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Granite Falls artist-in-residence eager to discover where the invisible shapes the visible

Leah Cook, the second artist-in-residence for the city of Granite Falls, has set ambitious goals to produce art around the Minnesota River and build community engagement. How the invisible shapes the visible is the underlying theme for her works in progress.

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Leah Cook, the second artist-in-residence for the city of Granite Falls, helps Yellow Medicine East High School senior Shaun Bestland organize video clips Tuesday, Oct. 11, 2022, for a project centered around the Minnesota River. Cook has set ambitious goals to produce art around the Minnesota River and build community engagement.
Macy Moore / West Central Tribune
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GRANITE FALLS — Leah Cook grew up on an organic farm on the Canadian border in Maine near a small community known for its strong Acadian culture.

A stint in the Peace Corps brought her to a destination even more remote: The tiny village she served in Suriname, South America, was reached only by a lengthy upriver paddle or by bush plane.

“Good training for something like this,” said Cook of her new role. Since mid-August, she has been serving as the second artist-in-residence for the city of Granite Falls in western Minnesota.

Her prior experiences are important to this new challenge. She said they've taught her the importance of learning the history and culture of the people and, especially, how to be a good listener.

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Leah Cook is currently serving as the second artist-in-residence for the city of Granite Falls.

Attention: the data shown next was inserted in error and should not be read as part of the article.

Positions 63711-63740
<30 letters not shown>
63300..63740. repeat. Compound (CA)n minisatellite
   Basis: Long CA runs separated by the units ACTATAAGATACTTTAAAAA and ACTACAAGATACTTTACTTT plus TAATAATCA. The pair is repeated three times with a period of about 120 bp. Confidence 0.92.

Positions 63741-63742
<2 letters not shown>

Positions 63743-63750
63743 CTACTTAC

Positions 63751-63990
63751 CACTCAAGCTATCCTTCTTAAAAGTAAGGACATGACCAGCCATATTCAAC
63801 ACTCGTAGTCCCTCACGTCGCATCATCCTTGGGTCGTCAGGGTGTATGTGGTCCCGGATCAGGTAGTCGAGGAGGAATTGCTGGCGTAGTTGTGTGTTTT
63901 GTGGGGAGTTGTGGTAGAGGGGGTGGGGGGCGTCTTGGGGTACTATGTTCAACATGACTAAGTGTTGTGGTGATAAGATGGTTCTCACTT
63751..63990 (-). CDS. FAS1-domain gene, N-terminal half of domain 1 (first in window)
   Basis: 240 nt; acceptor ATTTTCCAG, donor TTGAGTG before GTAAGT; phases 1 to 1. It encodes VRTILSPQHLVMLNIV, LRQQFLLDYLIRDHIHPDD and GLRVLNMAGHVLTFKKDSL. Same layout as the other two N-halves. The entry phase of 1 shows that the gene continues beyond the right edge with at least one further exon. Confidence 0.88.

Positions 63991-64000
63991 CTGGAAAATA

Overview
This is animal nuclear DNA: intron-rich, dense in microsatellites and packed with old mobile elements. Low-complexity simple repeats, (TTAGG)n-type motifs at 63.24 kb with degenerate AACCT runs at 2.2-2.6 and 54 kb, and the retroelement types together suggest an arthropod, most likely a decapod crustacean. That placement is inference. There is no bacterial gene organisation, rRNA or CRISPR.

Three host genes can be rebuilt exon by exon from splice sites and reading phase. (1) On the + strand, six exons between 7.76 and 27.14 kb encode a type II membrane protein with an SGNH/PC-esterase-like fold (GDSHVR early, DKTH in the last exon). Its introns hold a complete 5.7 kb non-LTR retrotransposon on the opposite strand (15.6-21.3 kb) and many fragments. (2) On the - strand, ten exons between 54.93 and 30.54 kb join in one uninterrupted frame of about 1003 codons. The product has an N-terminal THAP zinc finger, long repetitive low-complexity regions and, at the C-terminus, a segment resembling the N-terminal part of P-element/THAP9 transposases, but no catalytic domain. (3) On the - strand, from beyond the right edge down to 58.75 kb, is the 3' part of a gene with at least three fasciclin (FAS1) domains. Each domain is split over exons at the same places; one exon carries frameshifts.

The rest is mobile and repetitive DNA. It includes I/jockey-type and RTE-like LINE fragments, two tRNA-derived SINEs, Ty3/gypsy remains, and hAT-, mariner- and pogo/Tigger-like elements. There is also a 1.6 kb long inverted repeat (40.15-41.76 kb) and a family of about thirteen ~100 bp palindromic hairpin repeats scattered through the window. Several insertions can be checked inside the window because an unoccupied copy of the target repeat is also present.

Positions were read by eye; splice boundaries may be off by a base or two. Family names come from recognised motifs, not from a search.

Macy Moore / West Central Tribune

As the artist-in-residence for Granite Falls, she has a three-month time frame in which to carry out two objectives set for her by a community advisory council: To make art around the theme of the Minnesota River and to do community engagement.

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It all starts by “listening to the things said and the things almost said,” said Cook. “It takes a little bit of time before people will say some things; (they won’t) tell you everything at once.”

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Yellow Medicine East High School senior Bradley Akins films underwater footage Tuesday, Oct. 11, 2022, for a video project centered around the Minnesota River in Granite Falls.
Macy Moore / West Central Tribune

She’s been listening and hearing a lot. She is also finding many in the community of all ages and backgrounds eager to participate in creating art and a stronger sense of community.

A theme for the art now in the works is “how the invisible shapes the visible,” said Cook. There are so many invisible threads that shape our lives and the world around us today, she explained — the transformation of the prairie to farms; the relationship of the Dakota people and the European settlers — the cultural heritage of the settlers are all examples of the ties that shape lives today.

With support from the Granite Falls City Council, Cook has identified five projects for her residency.

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Fall leaves, corn cobs and other foraged items were arranged into a temporary tapestry on Friday, Sept. 30, 2022, on the eve of the annual Meander arts crawl, as part of a community art project led by Granite Falls artist-in-residence Leah Cook.
Kit Grode / West Central Tribune

One is completed. A group of local residents joined her on the eve of the Upper Minnesota River Valley Meander to forage in wild places along the Minnesota River for natural materials. They turned their collection into a tapestry, which was displayed Sept. 30 and Oct. 1 for both residents and visitors to the area.

The remaining projects are works in progress.

Related:
Exhibits on display in the next month
Fine arts and student performances at area colleges
Southwest Minnesota Arts Council events in the next month
Original programs scheduled for broadcast on Pioneer Public TV

Perhaps the most ambitious among them is the production of what she terms "Wonder Boxes." Similar to small, neighborhood free libraries, the Wonder Boxes will be placed around town on wheeled bases for portability. Each box will offer a way to look at the invisible threads shaping the world today.